Friday, Aug 12, 2022
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The Peace Zygote

It's ironic that the myth of Vajpayee as the peacemaker, and the betrayed dove, has found so many gullible takers.

The Peace Zygote
The Peace Zygote
outlookindia.com
-0001-11-30T00:00:00+05:53

So much has been invested in this perception of Atal Behari Vajpayee that the world has come to rest all its hopes of peace on the subcontinent on his tired shoulders. The praise heaped on the PM when he visited America last September by President Bill Clinton and Vice-President Al Gore evoked stirring images of a statesman committed to the building of a pluralist governing ethos for a civil society peopled by diverse communities. Al Gore was lyrical in his tribute to Vajpayee: "As Prime Minister, you have challenged your people to act on their imagination, to create a shared vision for a united democratic, prosperous and peaceful India and then to make that vision a reality." Such words have a bitter resonance in the context of the reality that as a civil society India has never been more sorely tested nor have its reserves of nation-building been so strongly called upon as it is today. Yet, it is ironic that more than any other leader in India's recent history, it is Vajpayee who has been described as a healer and much faith has been placed in his capacity for reconciliation. So successful is the selling of the myth of the peacemaker that despite the fact, as any Foreign Office mandarin should acknowledge, that the much-celebrated Lahore Agreement is only an expanded and more detailed reflection of the earlier agreement that emerged during the tenure of Inder Gujral and wherein were the real conceptual breakthroughs as regards the Kashmir dispute, it is the Lahore pact which has received worldwide approbation. It might be true that the Lahore Agreement captured the world's imagination because it followed the prime minister's personally riding a bus to Lahore. But the fact remains that in substance the Lahore pact traversed little distance that had not been trodden before in diplomatic negotiations between India and Pakistan in the '90s.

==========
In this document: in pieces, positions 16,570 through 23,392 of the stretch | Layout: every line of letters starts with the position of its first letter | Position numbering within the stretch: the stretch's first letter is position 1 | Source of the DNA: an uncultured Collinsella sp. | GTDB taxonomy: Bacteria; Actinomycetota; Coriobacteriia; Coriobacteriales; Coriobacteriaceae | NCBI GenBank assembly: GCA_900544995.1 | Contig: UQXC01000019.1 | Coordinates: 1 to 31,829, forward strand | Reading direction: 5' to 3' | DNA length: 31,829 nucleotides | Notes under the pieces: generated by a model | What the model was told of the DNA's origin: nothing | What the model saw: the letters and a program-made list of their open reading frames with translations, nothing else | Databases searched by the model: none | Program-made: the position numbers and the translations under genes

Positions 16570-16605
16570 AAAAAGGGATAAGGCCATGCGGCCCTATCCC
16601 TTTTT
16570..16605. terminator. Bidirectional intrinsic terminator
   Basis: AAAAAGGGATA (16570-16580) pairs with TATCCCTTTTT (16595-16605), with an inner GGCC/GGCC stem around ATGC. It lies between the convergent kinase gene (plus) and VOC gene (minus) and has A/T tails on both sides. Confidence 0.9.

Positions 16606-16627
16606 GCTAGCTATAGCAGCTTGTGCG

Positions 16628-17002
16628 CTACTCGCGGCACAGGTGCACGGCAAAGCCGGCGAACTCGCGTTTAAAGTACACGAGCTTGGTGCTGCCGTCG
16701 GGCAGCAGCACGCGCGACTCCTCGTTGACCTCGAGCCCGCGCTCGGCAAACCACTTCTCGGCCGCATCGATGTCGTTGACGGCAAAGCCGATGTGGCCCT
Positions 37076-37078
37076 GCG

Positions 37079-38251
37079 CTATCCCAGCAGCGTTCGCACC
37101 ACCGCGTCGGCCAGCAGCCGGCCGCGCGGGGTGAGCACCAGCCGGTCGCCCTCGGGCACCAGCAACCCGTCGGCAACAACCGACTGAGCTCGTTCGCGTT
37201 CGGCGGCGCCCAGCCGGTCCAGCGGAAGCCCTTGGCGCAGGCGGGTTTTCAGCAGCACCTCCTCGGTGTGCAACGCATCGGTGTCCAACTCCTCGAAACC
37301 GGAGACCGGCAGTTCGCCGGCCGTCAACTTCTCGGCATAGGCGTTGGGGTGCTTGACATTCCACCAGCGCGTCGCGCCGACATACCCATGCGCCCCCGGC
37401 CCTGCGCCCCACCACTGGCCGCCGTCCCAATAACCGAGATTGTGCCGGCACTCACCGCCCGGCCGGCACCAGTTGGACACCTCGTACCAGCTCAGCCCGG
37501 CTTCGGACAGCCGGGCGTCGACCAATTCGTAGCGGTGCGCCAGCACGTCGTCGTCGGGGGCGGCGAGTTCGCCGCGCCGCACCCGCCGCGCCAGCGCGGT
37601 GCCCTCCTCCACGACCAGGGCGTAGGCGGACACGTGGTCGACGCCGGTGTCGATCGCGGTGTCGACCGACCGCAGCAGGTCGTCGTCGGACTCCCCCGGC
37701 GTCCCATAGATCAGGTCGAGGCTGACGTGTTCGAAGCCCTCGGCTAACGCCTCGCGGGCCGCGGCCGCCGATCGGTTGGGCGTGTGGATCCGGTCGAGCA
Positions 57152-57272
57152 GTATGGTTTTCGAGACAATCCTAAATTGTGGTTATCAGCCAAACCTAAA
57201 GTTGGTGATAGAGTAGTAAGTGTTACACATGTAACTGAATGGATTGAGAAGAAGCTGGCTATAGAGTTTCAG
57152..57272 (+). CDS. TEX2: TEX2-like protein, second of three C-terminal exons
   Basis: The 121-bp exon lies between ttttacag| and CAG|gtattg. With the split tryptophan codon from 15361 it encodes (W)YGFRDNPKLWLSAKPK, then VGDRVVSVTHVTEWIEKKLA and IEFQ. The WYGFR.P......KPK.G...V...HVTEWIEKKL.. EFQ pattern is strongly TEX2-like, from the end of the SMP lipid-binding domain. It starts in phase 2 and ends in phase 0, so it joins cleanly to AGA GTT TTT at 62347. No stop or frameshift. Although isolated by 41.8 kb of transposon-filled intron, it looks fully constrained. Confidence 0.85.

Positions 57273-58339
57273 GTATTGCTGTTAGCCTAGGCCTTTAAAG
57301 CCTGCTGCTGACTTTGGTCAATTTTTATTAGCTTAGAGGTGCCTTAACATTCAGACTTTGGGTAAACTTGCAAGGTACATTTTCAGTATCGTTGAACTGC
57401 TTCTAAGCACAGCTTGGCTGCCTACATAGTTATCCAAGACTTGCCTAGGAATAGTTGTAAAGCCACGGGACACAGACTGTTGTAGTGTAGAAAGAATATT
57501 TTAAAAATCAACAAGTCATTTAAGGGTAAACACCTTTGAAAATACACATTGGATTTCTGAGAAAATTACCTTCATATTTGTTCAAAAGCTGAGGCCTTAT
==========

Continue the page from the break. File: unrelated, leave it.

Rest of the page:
The second myth, which of course arises from the image implicit in the first—the peacemaker—is that of peacemaker betrayed. So often has the refrain been heard from the bjp that "the road from Lahore led to Kargil and Kandahar!", Pakistan's folly in Kargil and its implicit sponsorship of criminal militancy, as painfully exemplified in the hijacking of an IA plane to Taliban territory last December, have been seamlessly woven into a tapestry that paints India as numbed and betrayed and hence no longer being able to conceive of sitting down and talking peace.

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